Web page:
UNIVERSITY PARK — An international, Penn State-led consortium aims to improve drought risk analysis and management and increase societal resilience in Africa, funded by a three-year, $1.1 million grant from the Belmont Forum.
Due to a changing climate, Africa is projected to experience hotter temperatures, more severe storms and increased droughts — and few of the countries on the continent are prepared to deal with the coming crisis, according to consortium leader Michael Jacobson, Penn State professor of forest resources. This project aims to boost preparedness for drought to reduce food insecurity, poverty, health problems and the displacement of people.
To accomplish these goals, consortium partners Penn State, University of São Paulo, Brazil, and Cranfield University, U.K., will work closely with four African partner institutions: Rural Polytechnic Institute of Training and Applied Research, Mali; Makerere University, Uganda; Mohammed VI Polytechnic University, Morocco; and University of Kwazulu-Natal, South Africa.
“The countries and institutions that we are working with are intended to be proxies for the other counties on the continent because, obviously, we can’t work with all of them on this project,” said Jacobson, who has been conducting research in Africa for nearly four decades. “Hopefully, with these four biophysical and socioeconomic regions, we are getting a pretty fair representation of the drought scenario in Africa.”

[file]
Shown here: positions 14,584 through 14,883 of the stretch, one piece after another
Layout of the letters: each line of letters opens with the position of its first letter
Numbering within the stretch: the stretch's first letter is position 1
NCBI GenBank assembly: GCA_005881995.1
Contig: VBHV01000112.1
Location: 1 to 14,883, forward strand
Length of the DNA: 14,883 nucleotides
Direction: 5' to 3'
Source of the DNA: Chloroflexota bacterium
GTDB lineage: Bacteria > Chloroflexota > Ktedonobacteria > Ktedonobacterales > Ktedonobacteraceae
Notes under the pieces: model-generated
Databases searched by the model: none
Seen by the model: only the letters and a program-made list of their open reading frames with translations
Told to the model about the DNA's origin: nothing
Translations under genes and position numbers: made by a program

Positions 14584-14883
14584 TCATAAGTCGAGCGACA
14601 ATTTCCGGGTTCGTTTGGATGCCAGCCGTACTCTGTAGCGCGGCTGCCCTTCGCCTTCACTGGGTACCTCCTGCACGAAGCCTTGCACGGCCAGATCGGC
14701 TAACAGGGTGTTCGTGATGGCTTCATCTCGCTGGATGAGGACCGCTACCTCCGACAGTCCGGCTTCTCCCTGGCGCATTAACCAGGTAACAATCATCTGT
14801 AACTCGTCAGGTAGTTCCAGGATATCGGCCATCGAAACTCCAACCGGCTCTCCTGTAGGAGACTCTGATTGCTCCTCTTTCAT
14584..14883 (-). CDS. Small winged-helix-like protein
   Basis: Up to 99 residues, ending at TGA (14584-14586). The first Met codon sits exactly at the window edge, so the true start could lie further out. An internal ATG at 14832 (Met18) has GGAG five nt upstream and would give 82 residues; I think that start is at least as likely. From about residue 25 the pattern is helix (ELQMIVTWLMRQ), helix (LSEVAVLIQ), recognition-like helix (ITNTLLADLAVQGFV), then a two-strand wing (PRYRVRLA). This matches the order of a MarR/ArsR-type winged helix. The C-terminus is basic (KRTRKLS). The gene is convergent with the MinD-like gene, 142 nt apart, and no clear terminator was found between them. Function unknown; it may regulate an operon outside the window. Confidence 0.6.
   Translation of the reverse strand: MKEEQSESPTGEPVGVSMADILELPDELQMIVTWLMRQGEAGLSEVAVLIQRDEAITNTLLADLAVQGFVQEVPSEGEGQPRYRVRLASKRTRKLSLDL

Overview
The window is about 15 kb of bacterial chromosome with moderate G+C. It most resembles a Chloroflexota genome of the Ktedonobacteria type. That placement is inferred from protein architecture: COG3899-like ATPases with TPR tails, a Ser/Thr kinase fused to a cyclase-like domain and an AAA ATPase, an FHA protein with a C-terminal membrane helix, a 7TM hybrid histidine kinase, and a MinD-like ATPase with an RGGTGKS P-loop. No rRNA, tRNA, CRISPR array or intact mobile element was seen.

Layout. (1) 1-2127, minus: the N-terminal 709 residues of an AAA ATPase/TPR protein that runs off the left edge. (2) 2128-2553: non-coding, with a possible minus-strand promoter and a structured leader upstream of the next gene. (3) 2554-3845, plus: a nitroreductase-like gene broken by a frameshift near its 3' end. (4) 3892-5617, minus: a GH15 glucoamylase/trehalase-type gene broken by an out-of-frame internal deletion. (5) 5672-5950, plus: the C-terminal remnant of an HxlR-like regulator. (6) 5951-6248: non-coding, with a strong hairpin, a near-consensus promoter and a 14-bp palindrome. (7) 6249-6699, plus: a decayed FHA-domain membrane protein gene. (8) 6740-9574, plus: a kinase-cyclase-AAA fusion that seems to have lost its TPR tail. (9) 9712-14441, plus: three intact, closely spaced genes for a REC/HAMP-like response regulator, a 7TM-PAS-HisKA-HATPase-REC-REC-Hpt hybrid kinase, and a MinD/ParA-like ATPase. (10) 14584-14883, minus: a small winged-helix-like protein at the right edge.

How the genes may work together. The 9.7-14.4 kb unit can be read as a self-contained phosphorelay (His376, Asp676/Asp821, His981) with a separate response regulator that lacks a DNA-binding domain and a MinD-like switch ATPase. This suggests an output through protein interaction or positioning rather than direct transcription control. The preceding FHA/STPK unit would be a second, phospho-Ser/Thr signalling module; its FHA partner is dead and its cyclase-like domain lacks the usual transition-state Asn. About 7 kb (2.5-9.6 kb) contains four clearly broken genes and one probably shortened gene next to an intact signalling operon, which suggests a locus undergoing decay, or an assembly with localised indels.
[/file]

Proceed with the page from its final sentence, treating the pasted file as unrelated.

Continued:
The researchers will operationalize the management of disaster risk and societal resilience related to drought in Africa, explained Abdullah Konak, distinguished professor of information sciences and technology at Penn State Berks, a co-leader of the consortium. He noted that they intend to eliminate the ambiguity in the relationship between drought hazards, vulnerability and resiliency, developing a decision-support system for African leaders to accurately gauge drought disaster risk.
The decision-support tool will allow leaders to achieve a reduction in negative effects and improve resilience in the face of drought conditions, Konak suggested.
“Our work will result in Africans being better prepared to withstand prolonged dry conditions,” he said. “More accurate predictions will enable leaders in Africa to better deal with the negative effects of drought by being more adaptive, by perhaps using different cropping systems or irrigation. Our research will focus on resiliency, assessing the capacity of communities to maintain or recover an acceptable level of functioning when they are exposed to drought.”
Deanna Behring, assistant dean for International Programs in the College of Agricultural Sciences, believes it is important for Penn State to be engaged with Africa and to use the University’s expertise and resources to address drought challenges on the continent.
“The college is proud to help lead this consortium,” she said. “Our philosophy of scientific engagement is based on the creation of such knowledge network, and we see today’s science as a process of engagement through networks that scan for knowledge globally and tie it down locally.”
Adelaide Nardocci, University of São Paulo, Brazil, and Nazmiye Ozkan, Cranfield University, UK, are also co-leaders of the consortium.
The National Science Foundation, UK Research and Innovation and the São Paulo Research Foundation provided funding for this consortium, through their partnership with the Belmont Forum.